There is, however, one statistic which cannot be ignored. The casual taking of human life has become commonplace. The past two years were the worst in the history of the State for gun murders, as the Minister admitted in today's Irish Examiner. A total of 27 gun murders were committed last year and 21 in the previous year. The reason we cannot ignore these statistics is because the evidence shows the new breed of vicious criminal responsible for these gun murders believe they can escape detection. The former Minister provided figures which revealed convictions were obtained in 16% of the recorded gun murders over the past ten years. For example, of the 21 gun murders in 2005, only four were regarded as having been detected. The new breed of vicious criminal concludes from these statistics that if he or she kills or orders the killing of others, there is little chance of facing prosecution and even less chance of being convicted.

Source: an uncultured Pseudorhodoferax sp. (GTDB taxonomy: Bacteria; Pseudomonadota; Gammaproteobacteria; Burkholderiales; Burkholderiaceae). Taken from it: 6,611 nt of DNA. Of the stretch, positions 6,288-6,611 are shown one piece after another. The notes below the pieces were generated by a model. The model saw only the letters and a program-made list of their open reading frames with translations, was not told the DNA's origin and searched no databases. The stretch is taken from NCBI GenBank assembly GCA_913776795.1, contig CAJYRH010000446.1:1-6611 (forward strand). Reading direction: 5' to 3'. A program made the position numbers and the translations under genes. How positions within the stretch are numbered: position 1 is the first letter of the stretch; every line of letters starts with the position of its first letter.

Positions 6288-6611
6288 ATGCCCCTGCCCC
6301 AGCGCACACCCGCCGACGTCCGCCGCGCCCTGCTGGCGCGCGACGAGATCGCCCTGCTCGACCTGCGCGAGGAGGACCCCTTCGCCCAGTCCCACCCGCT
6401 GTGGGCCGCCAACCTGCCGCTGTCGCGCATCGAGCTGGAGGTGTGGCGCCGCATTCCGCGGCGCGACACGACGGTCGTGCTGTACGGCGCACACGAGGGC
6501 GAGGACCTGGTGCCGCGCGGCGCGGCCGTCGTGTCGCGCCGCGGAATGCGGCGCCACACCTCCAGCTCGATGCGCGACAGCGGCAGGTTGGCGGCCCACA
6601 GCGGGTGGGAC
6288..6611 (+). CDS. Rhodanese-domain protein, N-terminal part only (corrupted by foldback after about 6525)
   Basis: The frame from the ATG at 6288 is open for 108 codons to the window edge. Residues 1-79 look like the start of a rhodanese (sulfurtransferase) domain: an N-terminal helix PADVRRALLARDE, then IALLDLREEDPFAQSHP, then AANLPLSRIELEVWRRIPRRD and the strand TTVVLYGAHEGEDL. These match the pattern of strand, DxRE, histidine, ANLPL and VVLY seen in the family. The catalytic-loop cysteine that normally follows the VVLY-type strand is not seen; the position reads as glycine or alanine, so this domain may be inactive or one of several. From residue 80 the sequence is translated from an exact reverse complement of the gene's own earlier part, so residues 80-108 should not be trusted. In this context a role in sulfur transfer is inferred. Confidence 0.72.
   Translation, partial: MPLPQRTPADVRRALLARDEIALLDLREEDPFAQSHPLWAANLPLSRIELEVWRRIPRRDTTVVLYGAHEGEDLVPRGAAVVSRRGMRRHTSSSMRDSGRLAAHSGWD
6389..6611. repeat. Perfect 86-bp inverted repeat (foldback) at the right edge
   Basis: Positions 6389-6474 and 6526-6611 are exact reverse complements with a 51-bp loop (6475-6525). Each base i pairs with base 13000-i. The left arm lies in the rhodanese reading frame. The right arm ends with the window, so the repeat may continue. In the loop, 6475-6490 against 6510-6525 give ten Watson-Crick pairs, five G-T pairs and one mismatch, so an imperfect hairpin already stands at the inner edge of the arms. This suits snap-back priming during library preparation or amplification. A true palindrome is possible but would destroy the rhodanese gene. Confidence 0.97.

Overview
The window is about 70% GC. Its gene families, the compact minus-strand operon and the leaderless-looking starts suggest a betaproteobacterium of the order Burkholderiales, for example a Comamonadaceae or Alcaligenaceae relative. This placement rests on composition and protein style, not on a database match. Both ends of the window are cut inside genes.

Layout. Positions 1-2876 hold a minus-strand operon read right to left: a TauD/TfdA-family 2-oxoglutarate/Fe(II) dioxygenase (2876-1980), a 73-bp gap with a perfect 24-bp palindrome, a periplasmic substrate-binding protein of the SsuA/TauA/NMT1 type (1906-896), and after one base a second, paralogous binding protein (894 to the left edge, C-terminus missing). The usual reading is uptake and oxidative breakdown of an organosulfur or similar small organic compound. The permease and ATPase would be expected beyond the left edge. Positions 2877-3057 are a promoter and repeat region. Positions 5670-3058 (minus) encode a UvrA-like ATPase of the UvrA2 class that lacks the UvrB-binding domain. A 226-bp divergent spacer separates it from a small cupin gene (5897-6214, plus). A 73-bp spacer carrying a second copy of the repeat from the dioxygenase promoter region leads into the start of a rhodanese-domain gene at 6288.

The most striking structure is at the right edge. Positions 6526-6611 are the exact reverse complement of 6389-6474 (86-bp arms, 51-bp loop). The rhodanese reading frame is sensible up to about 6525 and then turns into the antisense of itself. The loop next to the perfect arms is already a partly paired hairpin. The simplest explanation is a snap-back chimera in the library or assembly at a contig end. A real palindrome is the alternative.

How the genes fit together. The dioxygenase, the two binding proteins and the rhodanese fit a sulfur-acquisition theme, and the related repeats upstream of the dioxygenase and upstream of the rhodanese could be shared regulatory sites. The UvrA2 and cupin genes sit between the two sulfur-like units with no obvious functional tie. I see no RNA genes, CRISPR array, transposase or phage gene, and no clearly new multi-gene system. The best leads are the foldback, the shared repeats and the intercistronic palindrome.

The Garda must be resourced and organised in a fashion that puts this generation of criminal gangs out of business. The new Minister must introduce legislation to put the witness protection programme on a statutory footing. A statutorily-based witness protection programme must be an essential element of the Garda response to the changing nature of crime, organised crime, gang warfare and drug trafficking. We must also have regard to the views of the Supreme Court and Special Criminal Court in that regard.